mechanism being used. A value of zero indicates no BGP authentication. Note that a
separate authentication mechanism may be used in establishing the transport level
connection. If the authentication code is not recognized, a notification message with
opcode 2 (unknown authentication code) and no data is sent and the BGP connection is
closed.

Authentication Data: variable length

The Authentication Data field is a variable length field containing authentication data. If
the value of Authentication Code field is zero, the Authentication Data field has zero
length. If authentication fails, a notification message with opcode 3 (authentication
failure) and no data is sent and the BGP connection is closed.

3.3 OPEN CONFIRM Message Format

An OPEN CONFIRM message is sent after receiving an OPEN message. This completes
the BGP connection setup. UPDATE, NOTIFICATION, and KEEPALIVE messages
may now be exchanged. An OPEN CONFIRM message consists of a BGP header with
an OPEN CONFIRM type code. There is no data in an OPEN CONFIRM message.

3.4 UPDATE Message Format

UPDATE messages are used to transfer routing information between BGP peers. The
information in the UPDATE packet can be used to construct a graph describing the

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relationships of the various autonomous systems. By applying rules to be discussed,
routing information loops and some other anomalies may be detected and removed from
the inter-AS routing.

Whenever an error in a UPDATE message is detected, a notification message is sent with
opcode 4 (bad update), a two byte subcode describing the nature of the problem, and a
data field consisting of as much of the UPDATE message data portion as possible.
UPDATE messages have the following format:

   0          1            2            3
   01234567890123456789012345678901
 +-+-+-+-+-+-+-+-+-+-+-+-+-+-+-+-+-+-+-+-+-+-+-+-+-+-+-+-+-+-+-+-+
 |              Gateway                     |
 +-+-+-+-+-+-+-+-+-+-+-+-+-+-+-+-+-+-+-+-+-+-+-+-+-+-+-+-+-+-+-+-+
 | AS count | Direction |         AS Number         |
 +-+-+-+-+-+-+-+-+-+-+-+-+-+-+-+-+-+-+-+-+-+-+-+-+-+-+-+-+-+-+-+-+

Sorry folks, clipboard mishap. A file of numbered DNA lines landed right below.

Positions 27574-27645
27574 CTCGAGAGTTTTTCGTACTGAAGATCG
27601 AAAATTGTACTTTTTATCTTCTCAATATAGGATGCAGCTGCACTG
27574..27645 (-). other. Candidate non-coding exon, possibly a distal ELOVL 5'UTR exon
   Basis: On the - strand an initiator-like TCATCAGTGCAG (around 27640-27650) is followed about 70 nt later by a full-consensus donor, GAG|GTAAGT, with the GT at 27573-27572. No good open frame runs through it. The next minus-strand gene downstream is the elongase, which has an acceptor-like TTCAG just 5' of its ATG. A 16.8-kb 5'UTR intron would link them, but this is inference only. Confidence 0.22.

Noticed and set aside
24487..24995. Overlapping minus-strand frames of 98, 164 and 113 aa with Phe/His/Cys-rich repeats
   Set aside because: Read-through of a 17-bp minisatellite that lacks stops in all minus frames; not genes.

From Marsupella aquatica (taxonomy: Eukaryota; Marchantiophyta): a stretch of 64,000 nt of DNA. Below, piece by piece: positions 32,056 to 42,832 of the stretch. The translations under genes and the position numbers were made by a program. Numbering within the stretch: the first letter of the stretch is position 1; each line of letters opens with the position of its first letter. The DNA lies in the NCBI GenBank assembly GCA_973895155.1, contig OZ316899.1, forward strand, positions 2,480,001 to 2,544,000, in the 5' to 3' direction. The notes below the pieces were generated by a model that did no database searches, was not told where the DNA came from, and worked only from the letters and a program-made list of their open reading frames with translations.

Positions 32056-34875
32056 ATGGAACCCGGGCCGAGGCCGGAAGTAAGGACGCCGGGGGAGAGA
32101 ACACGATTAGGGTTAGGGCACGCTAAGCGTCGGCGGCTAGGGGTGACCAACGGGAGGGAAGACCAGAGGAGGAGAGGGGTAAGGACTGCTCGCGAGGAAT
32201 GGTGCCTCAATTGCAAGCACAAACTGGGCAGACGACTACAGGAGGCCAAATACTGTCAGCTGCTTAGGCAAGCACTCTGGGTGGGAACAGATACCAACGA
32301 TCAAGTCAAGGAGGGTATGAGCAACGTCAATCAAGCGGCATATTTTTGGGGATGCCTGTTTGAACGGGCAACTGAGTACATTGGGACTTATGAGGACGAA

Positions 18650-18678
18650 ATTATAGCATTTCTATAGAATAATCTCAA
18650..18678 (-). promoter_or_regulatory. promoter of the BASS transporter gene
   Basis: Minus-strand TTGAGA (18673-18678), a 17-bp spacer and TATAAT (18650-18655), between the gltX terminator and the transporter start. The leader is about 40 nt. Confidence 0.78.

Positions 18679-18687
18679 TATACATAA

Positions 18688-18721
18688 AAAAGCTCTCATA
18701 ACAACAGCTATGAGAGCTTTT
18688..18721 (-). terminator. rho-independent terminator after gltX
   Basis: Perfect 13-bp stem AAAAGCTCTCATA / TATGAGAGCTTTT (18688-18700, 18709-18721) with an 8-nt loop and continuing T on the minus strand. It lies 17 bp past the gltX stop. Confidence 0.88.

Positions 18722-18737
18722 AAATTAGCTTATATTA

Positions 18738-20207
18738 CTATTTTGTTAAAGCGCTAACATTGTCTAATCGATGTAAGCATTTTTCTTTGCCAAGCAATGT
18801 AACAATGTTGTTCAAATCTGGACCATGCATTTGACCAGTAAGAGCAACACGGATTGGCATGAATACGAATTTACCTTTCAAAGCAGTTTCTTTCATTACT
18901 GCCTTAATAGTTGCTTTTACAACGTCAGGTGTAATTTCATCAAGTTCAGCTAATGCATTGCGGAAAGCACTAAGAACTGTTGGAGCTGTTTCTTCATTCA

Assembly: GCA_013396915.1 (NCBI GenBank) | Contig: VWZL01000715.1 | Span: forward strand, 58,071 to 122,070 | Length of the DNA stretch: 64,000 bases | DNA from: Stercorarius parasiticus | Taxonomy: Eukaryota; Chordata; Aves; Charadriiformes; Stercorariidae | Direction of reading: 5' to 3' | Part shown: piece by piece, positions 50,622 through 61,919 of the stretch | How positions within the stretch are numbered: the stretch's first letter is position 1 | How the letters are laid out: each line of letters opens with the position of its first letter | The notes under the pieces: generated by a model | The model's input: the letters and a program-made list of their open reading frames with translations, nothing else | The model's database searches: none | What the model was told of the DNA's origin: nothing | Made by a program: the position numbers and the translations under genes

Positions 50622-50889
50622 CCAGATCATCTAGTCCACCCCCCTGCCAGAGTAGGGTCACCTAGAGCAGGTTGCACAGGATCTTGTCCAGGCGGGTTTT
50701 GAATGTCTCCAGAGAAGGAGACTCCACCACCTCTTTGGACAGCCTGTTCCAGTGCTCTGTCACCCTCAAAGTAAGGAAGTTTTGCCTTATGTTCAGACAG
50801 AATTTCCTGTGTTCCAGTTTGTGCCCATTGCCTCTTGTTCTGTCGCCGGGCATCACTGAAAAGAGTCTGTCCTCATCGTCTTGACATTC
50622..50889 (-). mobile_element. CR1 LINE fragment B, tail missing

| repeat (Direction, AS Number) pairs AS count times     |
 /                                      /
 /                                      /
 |                                     |
 +-+-+-+-+-+-+-+-+-+-+-+-+-+-+-+-+-+-+-+-+-+-+-+-+-+-+-+-+-+-+-+-+
 | Net Count             |
 +-+-+-+-+-+-+-+-+-+-+-+-+-+-+-+-+-+-+-+-+-+-+-+-+-+-+-+-+-+-+-+-+
 |              Network                     |
 +-+-+-+-+-+-+-+-+-+-+-+-+-+-+-+-+-+-+-+-+-+-+-+-+-+-+-+-+-+-+-+-+
 | Metric              |                  |
 +-+-+-+-+-+-+-+-+-+-+-+-+-+-+-+-+                    +
 |   repeat (Network, Metric) pairs Net Count times     |
 /                                      /
 /                                      /
 |                                     |
 +-+-+-+-+-+-+-+-+-+-+-+-+-+-+-+-+-+-+-+-+-+-+-+-+-+-+-+-+-+-+-+-+

Gateway: 32 bits.

The Gateway field is the address of a gateway that has routes to the Internet networks
listed in the rest of the UPDATE message. This gateway MUST belong to the same AS
as the BGP peer who advertises it. If there is a problem with the gateway field, a
notification message with subcode 6 (invalid gateway field) is sent.

AS count: 8 bits.

This field is the count of Direction and AS Number pairs in this UPDATE message. If an
incorrect AS count field is detected, subcode 1 (invalid AS count) is specified in the
notification message.



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Direction: 8 bits
The Direction field is an octet containing the direction taken by the routing information
when exiting the AS defined by the succeeding AS Number field. The following values
are defined.

       1   - UP     (went up a link in the graph)
       2   - DOWN      (went down a link in the graph)
       3   - H_LINK    (horizontal link in the graph)
       4   - EGP_LINK    (EGP derived information)
       5   - INCOMPLETE (incomplete information)

There is a special provision to pass exterior learned (non-BGP) routes over BGP. If an